Eva Simmons Discusses GBV on Campus and in Society
Content Warning: This article’s content relates to sexual violence. If you would like to access support, without reading further, please follow this link.
Eva Simmons Vice President (Student Support) for the Students' Representative Council (SRC) discusses gender-based violence on campus and in society.
I am sure I share the opinion of the majority of students in the University community that the recent reports of incidents of increased spiking and harassment in clubs are deeply disturbing.
Not only are these reported incidents serious criminal offences, but they are deeply damaging to people's sense of safety when on a night out.
Young women, including myself, are increasingly feeling anxious, scared, and paranoid, deeply affecting our ability to enjoy ourselves when out – which is often our only time to relax and have some time off.
Furthermore, young people dealing with this persistent and ever-changing sense of threat, are increasingly presented with the repeated advice of ‘keep safe’ and ‘be vigilant,’ - framed often as the only option.
Instill Real and Lasting Change
While the recent reports of an increase in spiking bring a very specific and heightened sense of threat, constant harassment and misogyny, especially in the night time economy, are not new. This reality is just as horrific and exhausting and must not be downplayed.
Both spiking and harassment must be understood as part of the wider structural issue of gender-based violence that exists in our society, and it is this we must tackle at its roots if we are to confront the issue in a way that can instill real and lasting change.
As Caitlin excellently puts in her recent article, violence against women is not inevitable, but it is unbearable.
Increase Students' Safety
From my position on the Students’ Representative Council (SRC), we have met with the other student bodies (the Unions GUU and QMU, and the Sports Association GUSA) to put in place measures that seek to do more to increase students' safety when on campus.
The student bodies are exercising and advocating for a zero-tolerance approach to all forms of harassment, abuse, and violence, and increased security in the Unions. However, we must all play a part, where we can, to make our fellow students, friends, and classmates feel safer on and off campus.
Doing More to Start Conversations
If you see someone acting strangely, or believe they are harassing, assaulting or making someone feel uncomfortable, please step up. If you see a friend acting strangely, or believe they are harassing, assaulting, or making someone feel uncomfortable, please step up.
Even just asking the person that you believe to be under threat if they are okay, can be a step in making someone feel safer. But if in doubt, alert a member of staff, alert security using the Safezone app, or call 999 if necessary.
We also need to do more to start conversations about this issue, not just when on a night out. Pull your friends up if you don’t think how they’re behaving is appropriate, call people out when making misogynistic comments or jokes, and discuss what you can do to make people that feel threatened safer; on a night out, or in any public, or social space.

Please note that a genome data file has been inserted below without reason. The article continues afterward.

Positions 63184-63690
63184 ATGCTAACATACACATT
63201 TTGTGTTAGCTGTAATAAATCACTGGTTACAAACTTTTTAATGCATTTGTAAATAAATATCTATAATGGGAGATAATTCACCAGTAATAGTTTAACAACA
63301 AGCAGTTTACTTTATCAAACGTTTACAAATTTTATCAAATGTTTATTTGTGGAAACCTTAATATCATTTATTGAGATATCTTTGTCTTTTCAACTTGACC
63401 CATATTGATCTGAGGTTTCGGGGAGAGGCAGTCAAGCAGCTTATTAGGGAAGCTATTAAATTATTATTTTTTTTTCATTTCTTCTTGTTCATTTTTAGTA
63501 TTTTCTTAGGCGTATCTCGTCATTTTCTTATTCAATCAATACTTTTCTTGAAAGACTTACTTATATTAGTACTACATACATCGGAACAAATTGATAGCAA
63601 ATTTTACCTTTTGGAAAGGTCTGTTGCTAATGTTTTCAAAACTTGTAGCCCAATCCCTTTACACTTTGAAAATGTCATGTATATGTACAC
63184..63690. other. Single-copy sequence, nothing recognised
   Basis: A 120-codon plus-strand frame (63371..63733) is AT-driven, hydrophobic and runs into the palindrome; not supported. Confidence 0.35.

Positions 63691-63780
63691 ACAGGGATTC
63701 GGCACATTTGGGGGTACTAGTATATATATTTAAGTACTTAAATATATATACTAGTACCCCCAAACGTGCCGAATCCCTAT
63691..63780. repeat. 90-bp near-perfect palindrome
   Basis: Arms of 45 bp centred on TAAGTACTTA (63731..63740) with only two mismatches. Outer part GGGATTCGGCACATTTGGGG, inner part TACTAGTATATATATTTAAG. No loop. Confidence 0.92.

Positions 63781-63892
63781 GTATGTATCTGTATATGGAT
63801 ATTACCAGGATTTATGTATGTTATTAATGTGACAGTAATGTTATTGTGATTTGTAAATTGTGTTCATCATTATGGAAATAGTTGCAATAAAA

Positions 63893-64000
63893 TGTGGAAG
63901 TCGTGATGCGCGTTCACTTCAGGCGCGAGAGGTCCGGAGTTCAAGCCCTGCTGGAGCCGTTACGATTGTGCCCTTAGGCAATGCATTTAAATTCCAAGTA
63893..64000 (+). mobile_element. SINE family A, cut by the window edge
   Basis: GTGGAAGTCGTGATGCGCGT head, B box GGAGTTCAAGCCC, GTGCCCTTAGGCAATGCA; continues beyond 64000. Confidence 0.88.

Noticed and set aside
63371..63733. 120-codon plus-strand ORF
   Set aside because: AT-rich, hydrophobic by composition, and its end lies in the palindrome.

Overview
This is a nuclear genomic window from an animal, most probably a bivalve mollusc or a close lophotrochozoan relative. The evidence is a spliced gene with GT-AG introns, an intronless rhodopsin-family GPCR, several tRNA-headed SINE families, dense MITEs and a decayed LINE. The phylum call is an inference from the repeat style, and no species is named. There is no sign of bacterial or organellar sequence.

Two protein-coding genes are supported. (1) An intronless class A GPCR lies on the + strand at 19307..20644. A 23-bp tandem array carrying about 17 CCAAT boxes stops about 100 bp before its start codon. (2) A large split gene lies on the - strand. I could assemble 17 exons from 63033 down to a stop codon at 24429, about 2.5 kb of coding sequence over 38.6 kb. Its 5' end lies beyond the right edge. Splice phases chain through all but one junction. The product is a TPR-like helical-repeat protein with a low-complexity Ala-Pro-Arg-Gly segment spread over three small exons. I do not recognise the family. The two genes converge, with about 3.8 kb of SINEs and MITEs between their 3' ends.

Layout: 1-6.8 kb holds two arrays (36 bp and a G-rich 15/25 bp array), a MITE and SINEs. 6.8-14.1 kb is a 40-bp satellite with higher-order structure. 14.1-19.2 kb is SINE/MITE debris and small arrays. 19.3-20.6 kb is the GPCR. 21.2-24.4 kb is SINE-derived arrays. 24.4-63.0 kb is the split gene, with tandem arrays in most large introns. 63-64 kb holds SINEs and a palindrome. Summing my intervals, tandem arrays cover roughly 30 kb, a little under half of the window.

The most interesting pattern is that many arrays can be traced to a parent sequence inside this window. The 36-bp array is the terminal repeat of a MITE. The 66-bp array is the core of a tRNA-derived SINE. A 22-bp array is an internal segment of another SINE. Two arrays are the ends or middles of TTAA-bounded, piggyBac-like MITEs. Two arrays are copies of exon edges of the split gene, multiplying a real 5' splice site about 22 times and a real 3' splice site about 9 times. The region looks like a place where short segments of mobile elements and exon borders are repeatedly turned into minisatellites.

Tackling Gender-Based Violence
In the SRC, my colleagues and I are dedicated to campaigning to tackle gender-based violence in any capacity we can.
Currently the SRC run a workshop series called ‘Let’s Talk about Sexual Violence’ which you can learn more about and sign up for. We have also been working, in collaboration with Rape Crisis Scotland, on an online Moodle course about Gender-Based Violence which will soon become compulsory to all students at the University of Glasgow.
This module, launching November 1st, will cover topics such as consent, healthy relationships, definitions and variations of Gender Based Violence, and bystander intervention.
A Multi-Faceted Approach
On a personal note, I can give you my word that this will always be a priority, for myself and for the SRC, and we are committed and dedicated to continuously working on this issue. W
e would, however, like to see more from the University’s side. From developing proper and trusting channels for handling complaints and providing support for any student that needs it in the face of Gender-Based Violence, to increased training, to embedding gender equality and a zero tolerance to misogyny or sexism into all aspect of learning and teaching.
Only through a universal and multi-faceted approach can we begin to entertain the possibility of change, and a campus and society where people feel safer and happier.
The SRC Advice Centre have a page of Sexual Violence Support resources which you can access online. You can also use them as a third-party reporting tool for any form of harassment, assult, or violence.
Find our more about the Safezone App.
Rape Crisis Scotland provide a national helpline and email support to anyone affected by sexual assault. The helpline operates between 6pm and Midnight on 08088 01 03 02. Glasgow & Clyde Rape Crisis can be contacted on 08088 00 00 14, Mon-Fri 11am – 2pm
The university has published a statement on this issue which includes guidance for students.
First published: 28 October 2021